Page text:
Teen Spirit, a singing competition not unlike The Voice or American Idol, comes to the Isle of Wight for the first time. Violet (Elle Fanning) is the first in line to audition, though she’s shy, and her strict Polish mother forbids it. Popstardom seems a far cry from the austere life she leads on a small farm with her single mother, who believes singing for god in the church choir should be more than enough. But for Violet, it’s not.
She auditions, and she recruits a strange old man named Vlad (Zlatko Buric) to pose as her guardian as she is not yet 18. In fact, Vlad has a mysterious past as an opera singer, so he might have some valuable insight into this whole singing thing, if only his fondness for the bottle doesn’t get too much in the way.
Teen Spirit is a singing competition, but for Violet, it’ll test much more than her voice. It’ll test the bonds of friendship and family. It will test her integrity and her ambition. Her mettle and her tenacity. And honestly, what teenager could stand up to such a battery of glittering tests? It’s a box full of sin and temptation, just as her mother feared, but Violet can’t wait to rip it wide open.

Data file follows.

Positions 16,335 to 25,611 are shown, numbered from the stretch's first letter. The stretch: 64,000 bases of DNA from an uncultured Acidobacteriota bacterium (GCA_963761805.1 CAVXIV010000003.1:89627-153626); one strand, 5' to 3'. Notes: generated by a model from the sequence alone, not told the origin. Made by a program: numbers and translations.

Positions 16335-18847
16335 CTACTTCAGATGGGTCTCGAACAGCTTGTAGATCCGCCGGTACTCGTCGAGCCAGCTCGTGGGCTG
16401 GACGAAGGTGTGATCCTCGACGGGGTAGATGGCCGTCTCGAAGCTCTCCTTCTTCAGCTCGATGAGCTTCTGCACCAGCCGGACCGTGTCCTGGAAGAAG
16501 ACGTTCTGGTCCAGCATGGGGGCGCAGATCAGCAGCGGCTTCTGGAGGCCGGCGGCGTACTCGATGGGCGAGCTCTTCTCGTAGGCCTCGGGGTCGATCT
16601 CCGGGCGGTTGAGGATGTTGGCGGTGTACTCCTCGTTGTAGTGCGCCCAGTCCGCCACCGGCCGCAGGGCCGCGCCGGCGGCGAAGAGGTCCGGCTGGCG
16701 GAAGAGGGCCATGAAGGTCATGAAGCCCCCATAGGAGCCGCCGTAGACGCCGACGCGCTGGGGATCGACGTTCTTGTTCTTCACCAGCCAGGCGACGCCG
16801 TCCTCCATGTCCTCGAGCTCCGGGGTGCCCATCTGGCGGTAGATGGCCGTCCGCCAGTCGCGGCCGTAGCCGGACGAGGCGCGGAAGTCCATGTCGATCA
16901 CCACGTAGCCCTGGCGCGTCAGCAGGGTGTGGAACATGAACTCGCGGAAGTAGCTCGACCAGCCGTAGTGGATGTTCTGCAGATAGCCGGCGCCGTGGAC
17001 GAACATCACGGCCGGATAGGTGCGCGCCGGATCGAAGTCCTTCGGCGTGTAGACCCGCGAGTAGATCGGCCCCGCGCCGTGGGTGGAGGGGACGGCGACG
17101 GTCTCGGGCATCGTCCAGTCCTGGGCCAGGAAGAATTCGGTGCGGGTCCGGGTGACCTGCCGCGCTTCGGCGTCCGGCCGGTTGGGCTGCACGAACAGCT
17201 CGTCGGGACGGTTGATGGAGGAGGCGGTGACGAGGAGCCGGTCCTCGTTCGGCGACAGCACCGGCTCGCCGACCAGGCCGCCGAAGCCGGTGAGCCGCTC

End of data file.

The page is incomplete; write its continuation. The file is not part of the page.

Max Minghella writes and directs Teen Spirit, though to be honest, he could have both written and directed more. It’s short on story, and what story is there is very familiar. The underdog’s story has been told a million ways and it doesn’t feel like Minghella is particularly interested in adding to it. But he does have a knack for the music breaks. Invariably set to a monster pop song, those scenes are slick and spiffy, candy for the eyes and ears. They contrast well with Violet’s otherwise shabby life back home. Elle Fanning sells it. She is the candy, and she’s very sweet; Minghella is smart to have stocked up on her. The movie is worth watching just to see her break out of that shell and if it inspires your singing-and-dancing-in-the-shower routine, you’ll know who to thank.